Howdy, Stranger!

It looks like you're new here. If you want to get involved, click one of these buttons!

Examples: Monday, today, last week, Mar 26, 3/26/04
Welcome home! Please contact lincoln@newbuddhist.com if you have any difficulty logging in or using the site. New registrations must be manually approved which may take up to 48 hours. Can't log in? Try clearing your browser's cookies.

Eight consiousness system and relation to Enlightenment/Nirvana and Buddhahood

manomanmanoman New New
edited October 31 in Buddhism Basics

I have a few questions about the Mind in Buddhism.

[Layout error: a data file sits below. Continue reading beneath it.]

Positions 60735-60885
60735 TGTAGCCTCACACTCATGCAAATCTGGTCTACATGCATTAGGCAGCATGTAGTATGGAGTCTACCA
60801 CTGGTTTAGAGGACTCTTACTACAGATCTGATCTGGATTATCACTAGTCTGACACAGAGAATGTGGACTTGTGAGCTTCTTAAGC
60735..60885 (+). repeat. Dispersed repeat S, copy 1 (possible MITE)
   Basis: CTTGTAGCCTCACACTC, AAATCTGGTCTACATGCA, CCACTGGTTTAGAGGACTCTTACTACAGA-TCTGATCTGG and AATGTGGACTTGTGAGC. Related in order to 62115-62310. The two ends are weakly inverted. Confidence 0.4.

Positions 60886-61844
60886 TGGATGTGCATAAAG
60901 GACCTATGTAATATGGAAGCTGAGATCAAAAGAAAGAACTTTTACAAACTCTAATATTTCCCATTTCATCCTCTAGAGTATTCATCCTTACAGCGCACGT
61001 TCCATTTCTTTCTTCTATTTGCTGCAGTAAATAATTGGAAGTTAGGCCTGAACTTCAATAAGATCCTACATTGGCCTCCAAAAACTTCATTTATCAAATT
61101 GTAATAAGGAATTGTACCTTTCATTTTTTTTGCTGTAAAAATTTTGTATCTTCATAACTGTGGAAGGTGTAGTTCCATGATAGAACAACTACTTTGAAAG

What is the relation between the eight consciousness system and Buddha-nature/Buddhahood. How are the Buddha nature and the eight consciousness system related. I read for example that of course the alaya consciousness which transmigrates after death is everchaning and not a permanent entity (but nevertheless eternal or infinite because samsara is infinite?). I also read that after no seeds are left, this consciousness transforms into wisdom or Great mirror like wisdom etc.. but what then? How does Buddha nature fit in this system? Is it the amala consciousness (ninth consciousness which is the unconditioned permanent Buddha nature)? What comes after transforming and transcending the alaya consciousnes? I read about this concept of amala consciousness in Nichiren, are there other schools or books or maps that deal with this? How should the eight consciousness system be understood? Are all these eight within the MINDfield etc.? And what happens after buddhahood/nirvana? How does anatta fit in all of these teachings? Can Buddhas 'experience' after attainment of Buddhahood and Nirvana and 'communicate' with others or travel to worlds etc..?